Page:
Don Capellas articulates HPaq's vision thing
Come again, Mike?
Compaq CEO Don Capellas took the stage on the final day of Merrill Lynch's "Hardware Heaven" financial analyst conference in San Francisco yesterday, eight months after he dispatched the Alpha chip to the afterlife. The two souls didn't meet, and as we'll see, last year's Alphacide hasn't just been forgotten, it's undergone a kind of low-level, sector-by-sector erasure, and now probably belongs to the part of Mike's brain labeled "things I never knew."
But it was Capellas' first opportunity to appear "tanned and relaxed" - as the tabs invariably put it - after Judge Chandler struck down the final obstacle to the Compaq-HP merger, and his first public appearance since HP announced that it would trade under the "SRCAM" ticker on the stock exchange. Now at last, he could articulate "the vision thing". Or at least try.
Capellas doesn't talk complete nonsense, but he's essentially a timid soul. A thoroughly modern, middle-management type. He would be a successful manager outside the tech industry. He could be running something like Threshers right now, and running it very well, only he's a little smarter than that. He's got a tech itch he needs to scratch.
So much of what he said yesterday made sense, from the "don't hit me!" perspective, and some could be even be considered shrewd and pragmatic. And some was just plain "Hello Mike?" dumb. What belongs in which category, you can judge for yourselves from his remarks, which follow.
HP in the past has been seen as a kind of amorphous blob, asked one analyst. What can you do to clarify that perception?
"We're driving the move to standards-based computing across the board," he replied.
In response to a question "What does Compaq stand for?", Capellas answered:
"We've got to be the first go-to-market partner Intel, the first go-to-market partner for Oracle and the first go-to-market partner for Microsoft," he said.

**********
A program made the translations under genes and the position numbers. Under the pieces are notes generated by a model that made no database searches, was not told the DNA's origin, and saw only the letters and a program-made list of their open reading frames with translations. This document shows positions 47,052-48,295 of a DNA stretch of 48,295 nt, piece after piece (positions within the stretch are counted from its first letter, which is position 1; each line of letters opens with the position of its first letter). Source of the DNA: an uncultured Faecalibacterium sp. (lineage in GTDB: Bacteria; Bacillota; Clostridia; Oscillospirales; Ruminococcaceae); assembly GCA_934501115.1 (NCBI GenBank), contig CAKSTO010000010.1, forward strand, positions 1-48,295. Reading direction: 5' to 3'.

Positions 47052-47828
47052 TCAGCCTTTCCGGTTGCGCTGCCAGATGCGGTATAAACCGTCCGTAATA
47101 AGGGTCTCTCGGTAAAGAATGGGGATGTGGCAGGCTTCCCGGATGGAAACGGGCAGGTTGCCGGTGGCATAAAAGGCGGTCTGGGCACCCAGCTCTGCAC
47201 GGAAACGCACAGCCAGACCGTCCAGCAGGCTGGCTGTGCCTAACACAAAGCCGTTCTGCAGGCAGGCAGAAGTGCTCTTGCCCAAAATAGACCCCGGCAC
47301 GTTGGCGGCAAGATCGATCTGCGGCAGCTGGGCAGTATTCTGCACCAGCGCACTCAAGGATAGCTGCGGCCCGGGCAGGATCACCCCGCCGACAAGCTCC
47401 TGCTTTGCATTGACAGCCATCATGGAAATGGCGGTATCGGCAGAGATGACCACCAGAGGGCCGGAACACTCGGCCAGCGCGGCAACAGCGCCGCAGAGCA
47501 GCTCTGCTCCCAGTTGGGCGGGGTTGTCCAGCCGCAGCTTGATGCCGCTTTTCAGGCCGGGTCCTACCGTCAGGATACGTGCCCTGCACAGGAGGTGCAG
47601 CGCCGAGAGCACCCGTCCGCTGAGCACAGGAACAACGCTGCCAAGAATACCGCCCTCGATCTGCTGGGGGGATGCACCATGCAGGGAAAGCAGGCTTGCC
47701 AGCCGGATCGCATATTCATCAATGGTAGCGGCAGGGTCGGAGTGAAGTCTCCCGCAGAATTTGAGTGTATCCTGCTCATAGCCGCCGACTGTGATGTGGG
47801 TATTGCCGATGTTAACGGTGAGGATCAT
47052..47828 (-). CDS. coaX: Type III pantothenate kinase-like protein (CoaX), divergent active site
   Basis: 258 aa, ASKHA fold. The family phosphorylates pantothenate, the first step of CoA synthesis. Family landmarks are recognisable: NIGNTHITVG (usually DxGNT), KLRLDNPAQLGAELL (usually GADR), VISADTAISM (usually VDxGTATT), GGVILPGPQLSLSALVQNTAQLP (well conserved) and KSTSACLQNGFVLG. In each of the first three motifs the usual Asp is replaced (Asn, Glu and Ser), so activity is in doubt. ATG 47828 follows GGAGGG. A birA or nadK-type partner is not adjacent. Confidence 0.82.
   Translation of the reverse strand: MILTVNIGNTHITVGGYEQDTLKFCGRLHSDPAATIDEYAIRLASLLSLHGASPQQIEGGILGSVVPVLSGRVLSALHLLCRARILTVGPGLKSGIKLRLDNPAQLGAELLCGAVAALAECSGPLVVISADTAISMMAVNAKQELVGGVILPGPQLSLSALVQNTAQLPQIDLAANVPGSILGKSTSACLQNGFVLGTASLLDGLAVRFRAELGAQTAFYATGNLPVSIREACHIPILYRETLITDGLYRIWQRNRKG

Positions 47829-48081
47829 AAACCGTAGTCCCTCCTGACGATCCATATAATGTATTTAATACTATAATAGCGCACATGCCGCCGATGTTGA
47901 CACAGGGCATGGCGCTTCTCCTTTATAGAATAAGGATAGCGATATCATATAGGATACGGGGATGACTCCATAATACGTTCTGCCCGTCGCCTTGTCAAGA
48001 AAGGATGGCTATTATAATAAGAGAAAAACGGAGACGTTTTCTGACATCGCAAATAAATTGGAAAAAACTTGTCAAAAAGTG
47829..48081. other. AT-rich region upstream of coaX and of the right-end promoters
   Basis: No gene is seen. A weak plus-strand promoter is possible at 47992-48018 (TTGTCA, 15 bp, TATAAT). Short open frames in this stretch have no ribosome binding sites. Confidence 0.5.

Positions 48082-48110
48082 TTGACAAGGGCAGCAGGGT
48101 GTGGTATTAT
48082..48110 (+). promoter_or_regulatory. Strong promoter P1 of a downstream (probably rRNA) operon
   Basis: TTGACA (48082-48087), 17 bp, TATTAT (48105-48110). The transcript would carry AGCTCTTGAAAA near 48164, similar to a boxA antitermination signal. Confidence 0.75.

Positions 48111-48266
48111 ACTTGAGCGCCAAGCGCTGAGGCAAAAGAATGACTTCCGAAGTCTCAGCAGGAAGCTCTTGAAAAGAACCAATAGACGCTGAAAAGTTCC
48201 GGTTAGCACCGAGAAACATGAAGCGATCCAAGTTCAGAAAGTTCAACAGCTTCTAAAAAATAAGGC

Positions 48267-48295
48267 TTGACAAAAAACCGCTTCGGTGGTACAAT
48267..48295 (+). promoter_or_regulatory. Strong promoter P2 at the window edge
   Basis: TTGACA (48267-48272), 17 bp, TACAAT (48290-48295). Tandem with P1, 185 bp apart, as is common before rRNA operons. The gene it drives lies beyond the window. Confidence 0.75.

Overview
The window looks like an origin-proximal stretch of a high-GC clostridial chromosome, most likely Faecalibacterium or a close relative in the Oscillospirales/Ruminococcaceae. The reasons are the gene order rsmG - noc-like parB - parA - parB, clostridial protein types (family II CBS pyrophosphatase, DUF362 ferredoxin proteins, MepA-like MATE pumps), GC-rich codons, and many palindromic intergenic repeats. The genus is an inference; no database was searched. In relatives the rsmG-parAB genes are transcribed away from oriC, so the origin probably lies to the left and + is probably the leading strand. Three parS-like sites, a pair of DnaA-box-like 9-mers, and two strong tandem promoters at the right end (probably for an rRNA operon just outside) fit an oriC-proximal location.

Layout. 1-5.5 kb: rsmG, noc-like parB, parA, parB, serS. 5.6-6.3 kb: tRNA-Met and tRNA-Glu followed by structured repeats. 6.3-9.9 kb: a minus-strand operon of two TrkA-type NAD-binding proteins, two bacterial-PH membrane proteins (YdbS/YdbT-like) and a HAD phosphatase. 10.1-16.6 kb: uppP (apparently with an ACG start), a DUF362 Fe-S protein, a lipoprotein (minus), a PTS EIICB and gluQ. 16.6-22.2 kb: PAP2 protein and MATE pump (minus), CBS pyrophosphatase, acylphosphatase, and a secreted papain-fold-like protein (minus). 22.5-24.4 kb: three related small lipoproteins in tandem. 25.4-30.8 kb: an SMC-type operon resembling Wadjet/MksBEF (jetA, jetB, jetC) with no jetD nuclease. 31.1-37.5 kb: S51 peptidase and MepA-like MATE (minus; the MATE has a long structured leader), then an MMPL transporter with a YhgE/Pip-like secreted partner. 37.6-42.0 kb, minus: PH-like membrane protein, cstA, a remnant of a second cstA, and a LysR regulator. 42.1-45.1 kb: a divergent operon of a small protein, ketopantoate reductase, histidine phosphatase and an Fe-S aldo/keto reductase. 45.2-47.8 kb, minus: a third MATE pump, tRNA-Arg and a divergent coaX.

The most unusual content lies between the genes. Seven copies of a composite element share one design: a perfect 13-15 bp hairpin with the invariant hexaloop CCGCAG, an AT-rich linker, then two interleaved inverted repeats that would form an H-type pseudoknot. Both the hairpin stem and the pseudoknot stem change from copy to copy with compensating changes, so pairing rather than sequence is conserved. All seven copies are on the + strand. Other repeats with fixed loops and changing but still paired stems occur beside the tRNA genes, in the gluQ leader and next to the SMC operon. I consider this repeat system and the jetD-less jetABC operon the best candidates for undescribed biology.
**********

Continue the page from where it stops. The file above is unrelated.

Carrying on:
That sounds fantastic, if only we knew what it meant.
(Seriously, can anyone explain this bigamist metaphor? What is 'going to market'? How is it different to 'staying at home, and not selling anything'? We know five little piggies went to market… but we can't quite see the connection. Are they related? Perhaps subconsciously? People write it down and report it. As if it means something new. Something important we've missed. Does it mean a reseller opportunity? Is it a distribution thing? This is an earnest plea for help - to you marketing folks. Help us. Have you seen a HPQ piggie go to market? If you have. let us know).
"There are savings from this we hadn't realized. Not at the macro level - but in the bill of materials, with the individual piece parts - there are surprisingly large numbers there."
Procurement indeed. HPQ and CPQ can now buy paper clips as one company. And that's got to be a plus.
Capellas mentioned "procurement" as often as navvies swear, and the chap obviously believes that this is the killer feature of the SRCAM merger.
"We've got to do this. We can't do microprocessor better than Intel," he added.
Well, we mused, you can't now, now that you've sold Alpha to Intel.
At times he sounded like a more paternalistic Dell, than an IBM competitor. His faith in commodity Windows/Linux computing (and he was careful not to pick a winner between either) was unshakeable.
Windows and Linux would " absolutely eviscerate midrange Unix", he predicted.
Capellas also boasted of "three year roadmaps" that are "probably cleaner" than for either company going in. He was proud that he'd set the business divisions such a demanding task, and prouder that that given him some figures in return. But it sounded like forward-planning was something that the only SRCAM could have produced.
And three years out?
One analyst asked how the handheld division would shape out. How did he see competition shaping up between the PDA model and the new 2.5G and 3G smartphones.
This is what Don said:
"We'll continue to back of Microsoft. They're doing some wonderful stuff;
"Both companies have been using CE in the belief that you want the world to be a convergence of the home and the office. You want it to be portable, and you want to use same applications."
So he ducked the phone question. The convergence question. Oh, silly Mike.
Capellas predicted that middleware would be commoditized rapidly, but explicitly stated that OpenView management software would be the glue that binds the many disparate offerings . He talked about SANs and virtualization. Smart.
But there was nothing about an R&D strategy for software, and no claim to wrestle the middle ground from the web services war going on between Microsoft, IBM and Sun. This is where you might expect an HP to come out as heroic peacemaker, but Capellas doesn't seem to have a vision for software at all. He doesn't have the will to compete. It's all going to be commoditized, so fuggedaboutit. From which we surmise: if you work for Bluestone, get your CVs over to systems management and storage toot-sweet. ®
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